The legendary violinist Yehudi Menuhin was the eldest child of Russian-born Hebrew scholars who met in Palestine, emigrated to New York City, and moved to San Francisco soon after their son's birth. After just three years of violin study, Yehudi made a legendary debut at age seven with the local symphony. His Carnegie Hall debut three years later, in the Beethoven Violin Concerto, garnered praise that likened him to Mozart as a prodigy, whereupon the family (which now included sisters Hephzibah and Yaltah) lived gypsy-like in hotels wherever Yehudi was engaged at enormous fees. But the child's talent was instinctive. As Fritz Kreisler was to remark later on, "Because the young Menuhin had anticipated so early and so much of what nature had given him, I foresaw that he would have great difficulties." And he did.
When an eminent elder colleague requested a scale after the boy had played Lalo's Symphonie espagnole flawlessly, Menuhin wrote in his autobiography, Unfinished Journey, "I groped all over the fingerboard like a blind mouse.... I played the violin without being prepared for violin playing." He began recording early on (playing among other works Elgar's Violin Concerto at 16, with the composer conducting) and continued to concertize, making a world tour of 73 cities during his 19th year. At the end, however, he felt "tired, indifferent, and sad," and in 1936 began an 18-month sabbatical. Menuhin resumed playing in 1938, but never after with the sublime confidence of his preadolescent years.
During World War II he gave more than 500 concerts for Allied and American troops, but stirred a hornet's nest of controversy as the first major Jewish artist to perform in postwar Germany. Likewise, after the Six Day War in the Middle East, he was vilified for performing charity concerts in Arab countries. Increasingly he devoted himself to the training of young artists, both near London (which became his home in 1952) and at Gstaad, Switzerland. Also in 1952 he went to India, became a disciple of yoga, and a colleague of sitarist Ravi Shankar. He recorded with Shankar, as he did subsequently with jazz violinist Stéphane Grappelli. In the middle 1950s Menuhin took up conducting, but was no better schooled than he had been as a child violinist — and he was conspicuously less successful despite having made a steady stream of recordings begninning in 1958. At age 82 he was guest conducting the Warsaw Symphony on tour when he suffered a fatal heart attack in Berlin.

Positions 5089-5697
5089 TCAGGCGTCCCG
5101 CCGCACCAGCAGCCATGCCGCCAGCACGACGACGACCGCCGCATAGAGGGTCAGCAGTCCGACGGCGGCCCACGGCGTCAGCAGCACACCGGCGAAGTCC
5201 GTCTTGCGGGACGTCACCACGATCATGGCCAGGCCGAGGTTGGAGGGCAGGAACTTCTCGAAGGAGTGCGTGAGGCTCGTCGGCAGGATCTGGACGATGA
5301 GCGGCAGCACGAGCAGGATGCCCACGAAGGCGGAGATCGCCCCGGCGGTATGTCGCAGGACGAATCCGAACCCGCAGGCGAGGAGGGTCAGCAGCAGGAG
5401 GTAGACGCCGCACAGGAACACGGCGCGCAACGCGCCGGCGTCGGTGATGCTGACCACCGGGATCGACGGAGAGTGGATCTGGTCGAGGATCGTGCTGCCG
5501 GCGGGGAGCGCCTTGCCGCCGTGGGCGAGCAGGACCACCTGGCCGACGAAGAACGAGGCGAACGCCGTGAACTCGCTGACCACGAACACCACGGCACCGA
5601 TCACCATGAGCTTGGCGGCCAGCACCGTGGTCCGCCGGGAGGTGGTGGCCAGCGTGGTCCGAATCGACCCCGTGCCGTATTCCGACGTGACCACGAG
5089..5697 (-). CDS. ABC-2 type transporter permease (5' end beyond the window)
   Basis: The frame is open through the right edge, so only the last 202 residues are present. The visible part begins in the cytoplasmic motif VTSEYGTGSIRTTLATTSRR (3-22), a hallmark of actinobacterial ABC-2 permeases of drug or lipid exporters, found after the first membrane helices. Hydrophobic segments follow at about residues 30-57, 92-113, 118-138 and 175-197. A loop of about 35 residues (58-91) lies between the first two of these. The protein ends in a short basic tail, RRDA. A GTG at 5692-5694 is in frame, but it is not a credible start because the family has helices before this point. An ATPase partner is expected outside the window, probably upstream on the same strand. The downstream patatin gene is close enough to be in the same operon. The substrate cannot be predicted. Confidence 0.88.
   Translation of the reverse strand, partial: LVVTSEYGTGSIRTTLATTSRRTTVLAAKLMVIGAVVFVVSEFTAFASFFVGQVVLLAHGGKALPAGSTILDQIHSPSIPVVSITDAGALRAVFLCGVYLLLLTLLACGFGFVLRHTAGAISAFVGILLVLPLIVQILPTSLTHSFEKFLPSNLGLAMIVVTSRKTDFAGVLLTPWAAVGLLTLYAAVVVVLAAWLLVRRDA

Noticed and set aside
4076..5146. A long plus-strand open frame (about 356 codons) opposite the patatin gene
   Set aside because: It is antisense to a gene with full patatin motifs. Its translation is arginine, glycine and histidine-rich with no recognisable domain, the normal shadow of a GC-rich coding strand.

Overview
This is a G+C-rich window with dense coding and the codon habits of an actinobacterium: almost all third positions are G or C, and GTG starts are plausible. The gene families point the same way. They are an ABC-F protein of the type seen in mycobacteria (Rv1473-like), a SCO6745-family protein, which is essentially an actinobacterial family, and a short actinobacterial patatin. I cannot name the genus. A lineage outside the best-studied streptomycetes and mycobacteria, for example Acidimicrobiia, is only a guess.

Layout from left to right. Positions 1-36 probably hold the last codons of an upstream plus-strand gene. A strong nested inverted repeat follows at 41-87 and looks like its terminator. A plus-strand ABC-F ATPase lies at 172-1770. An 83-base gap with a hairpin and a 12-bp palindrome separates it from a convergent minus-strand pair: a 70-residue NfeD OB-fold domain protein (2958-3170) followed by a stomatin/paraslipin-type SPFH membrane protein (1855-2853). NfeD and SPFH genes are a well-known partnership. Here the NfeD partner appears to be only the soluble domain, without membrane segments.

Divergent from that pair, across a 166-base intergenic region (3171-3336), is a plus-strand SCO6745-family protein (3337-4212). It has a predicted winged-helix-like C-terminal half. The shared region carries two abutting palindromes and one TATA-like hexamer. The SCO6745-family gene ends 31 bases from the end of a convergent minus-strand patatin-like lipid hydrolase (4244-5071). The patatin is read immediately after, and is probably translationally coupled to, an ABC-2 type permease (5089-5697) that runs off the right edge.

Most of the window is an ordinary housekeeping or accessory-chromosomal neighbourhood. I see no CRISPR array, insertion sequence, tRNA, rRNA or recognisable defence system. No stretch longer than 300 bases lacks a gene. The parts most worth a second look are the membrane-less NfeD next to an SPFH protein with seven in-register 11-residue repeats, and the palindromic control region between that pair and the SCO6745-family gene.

Menuhin was named Chevalier of the Légion d'honneur in 1948, to the British knighthood in 1965, and to a Lordship in 1993. For his work on behalf of peace worldwide, he was named ambassador of goodwill to UNESCO in 1992. His dedication to the "minds and hearts" of young musicians well may be remembered after his pre-adult celebrity has faded to black. Menuhin married twice, fathered four children, and played frequent recitals with sisters Hephzibah (1920-1981), starting in 1930, and years later with Yaltah (1922-2001), notably at the Bath Festival he founded and directed in the 1960s.